“People never say, ‘I’m going to have a massive heart attack at 2:30 on Tuesday’,” she said. “No one plans deeply for important events like this. In times like this, you can feel like you have been abandoned.”
The project is part of the Ohio Star Quilters Guild of Port Clinton. Rita said that for the Prayer Quilts, they take scrap fabric in light and dark colors, turn them into 30 10” squares, and piece them together. The quilts are a cotton fabric with a fleece backing.
“As you are sewing, you pray for the recipient of the quilt,” she said. “You pray for their needs and that they are comforted in their distress. This project is to say God knows that you are going through a tough time and people you don’t even know are praying for you.”
Currently, patients of University Hospitals Seidman Cancer Center at Firelands Regional Medical Center and Firelands Inpatient Rehabilitation Center are the areas of focus for the Prayer Quilts, said Anne McGookey, director of volunteer services at Firelands.
The guild is looking for additional people to help make the quilts.
“If you know your way around a sewing machine, this is a good project to start with,” Rita said. “At the end of the day, we are all spirited deep down and no man is an island. You realize it when going through a significant crisis. And sometimes we heal our own wounds when we do things for others.”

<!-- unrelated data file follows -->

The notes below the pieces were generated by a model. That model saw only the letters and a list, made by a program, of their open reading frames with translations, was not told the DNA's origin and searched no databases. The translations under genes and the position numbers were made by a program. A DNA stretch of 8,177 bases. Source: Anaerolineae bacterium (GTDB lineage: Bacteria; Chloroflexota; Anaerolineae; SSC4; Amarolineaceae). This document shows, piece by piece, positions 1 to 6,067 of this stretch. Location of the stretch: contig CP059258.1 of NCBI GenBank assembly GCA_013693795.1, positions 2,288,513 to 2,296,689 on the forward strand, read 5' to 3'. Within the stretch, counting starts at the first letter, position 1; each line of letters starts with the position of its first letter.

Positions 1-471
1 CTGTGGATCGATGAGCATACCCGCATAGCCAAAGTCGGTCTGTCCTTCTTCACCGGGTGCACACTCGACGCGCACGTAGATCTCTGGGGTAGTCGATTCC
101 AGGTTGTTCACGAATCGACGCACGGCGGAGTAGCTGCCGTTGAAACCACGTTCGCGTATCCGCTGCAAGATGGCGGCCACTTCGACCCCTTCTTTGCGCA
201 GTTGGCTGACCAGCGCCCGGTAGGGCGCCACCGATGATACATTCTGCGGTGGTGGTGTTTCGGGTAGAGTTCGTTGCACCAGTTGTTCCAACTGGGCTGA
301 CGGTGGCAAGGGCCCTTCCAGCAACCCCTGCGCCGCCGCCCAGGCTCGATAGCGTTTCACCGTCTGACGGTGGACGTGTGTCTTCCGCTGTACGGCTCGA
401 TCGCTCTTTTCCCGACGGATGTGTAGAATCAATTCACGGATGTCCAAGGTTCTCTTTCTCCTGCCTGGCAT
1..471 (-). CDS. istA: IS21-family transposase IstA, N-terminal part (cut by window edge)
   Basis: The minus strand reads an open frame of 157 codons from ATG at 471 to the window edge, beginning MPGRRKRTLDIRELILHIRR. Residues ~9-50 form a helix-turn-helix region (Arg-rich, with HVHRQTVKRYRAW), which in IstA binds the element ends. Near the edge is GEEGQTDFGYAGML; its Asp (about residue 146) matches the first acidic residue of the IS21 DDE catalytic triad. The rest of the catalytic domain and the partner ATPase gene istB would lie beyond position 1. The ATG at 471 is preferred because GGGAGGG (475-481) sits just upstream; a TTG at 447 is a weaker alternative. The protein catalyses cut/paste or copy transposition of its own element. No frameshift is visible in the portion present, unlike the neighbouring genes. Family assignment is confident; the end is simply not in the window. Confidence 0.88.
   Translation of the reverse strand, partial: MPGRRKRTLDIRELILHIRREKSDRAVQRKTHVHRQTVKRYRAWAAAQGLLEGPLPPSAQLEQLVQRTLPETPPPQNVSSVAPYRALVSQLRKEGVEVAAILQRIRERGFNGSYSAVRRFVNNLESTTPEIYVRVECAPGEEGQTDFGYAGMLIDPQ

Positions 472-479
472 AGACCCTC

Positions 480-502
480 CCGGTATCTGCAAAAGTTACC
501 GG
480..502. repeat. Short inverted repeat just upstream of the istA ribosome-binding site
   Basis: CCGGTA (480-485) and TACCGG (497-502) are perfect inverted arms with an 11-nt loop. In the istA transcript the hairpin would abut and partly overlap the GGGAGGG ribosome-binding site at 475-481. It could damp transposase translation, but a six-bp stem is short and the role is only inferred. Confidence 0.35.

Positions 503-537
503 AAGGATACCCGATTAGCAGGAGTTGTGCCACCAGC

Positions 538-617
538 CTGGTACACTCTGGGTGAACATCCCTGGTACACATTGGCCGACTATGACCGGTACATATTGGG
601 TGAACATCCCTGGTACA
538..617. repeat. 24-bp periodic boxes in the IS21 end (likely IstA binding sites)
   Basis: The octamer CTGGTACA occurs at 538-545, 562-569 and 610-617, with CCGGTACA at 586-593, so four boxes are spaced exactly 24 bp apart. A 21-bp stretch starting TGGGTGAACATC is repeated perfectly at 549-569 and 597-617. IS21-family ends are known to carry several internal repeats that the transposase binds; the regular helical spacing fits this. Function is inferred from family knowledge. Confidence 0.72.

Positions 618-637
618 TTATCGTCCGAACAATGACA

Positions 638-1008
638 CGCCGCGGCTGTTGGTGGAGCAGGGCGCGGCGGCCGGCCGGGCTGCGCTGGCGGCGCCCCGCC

Skillful Volunteering: Handmade with Love
Healthcare volunteers play an integral role in many departments within the various buildings of Firelands Regional Medical Center and find the work challenging and rewarding. However, realizing that not everyone’s interests and availability will match our on-site needs, the hospital expanded its team of volunteers who have time and talents in the ‘handmade’ and contribution category. The ‘Hearts and Hands from Home ‘ volunteers contribute a variety of hand sewn, knitted and crocheted items that enhance the patient experience.
For many years, volunteers have been creating tray favors for our patients in recognition of special holidays. But ‘Hats of Love’, a project begun by a Firelands’ volunteer, was the impetus to Firelands expanding this special project and the need for an all-encompassing title for these talents.
In addition to knitted hats, scarves and blankets, other items such as Wee Care Bears, abdominal and neck pillows, lap blankets and wheelchair bags are produced by many talented individuals and groups. Recently, volunteers throughout a broad geographical region are now contributing Knitted Knockers (inserts for mastectomy patients) and quilts for newly diagnosed patients.
Also welcome are donations of current and gently- used magazines, puzzle and crossword books or other reading materials to help our patients and family members pass the time.
Hand and Hearts from Home volunteers lovingly find the joy and reward in a very different way than the in-house volunteer, but their mission is of equal importance to providing for the care and well-being of our patients and visitors. To find out more about all the volunteer opportunities at Firelands, call Volunteer Services at 419-557-7460 or email firstname.lastname@example.org.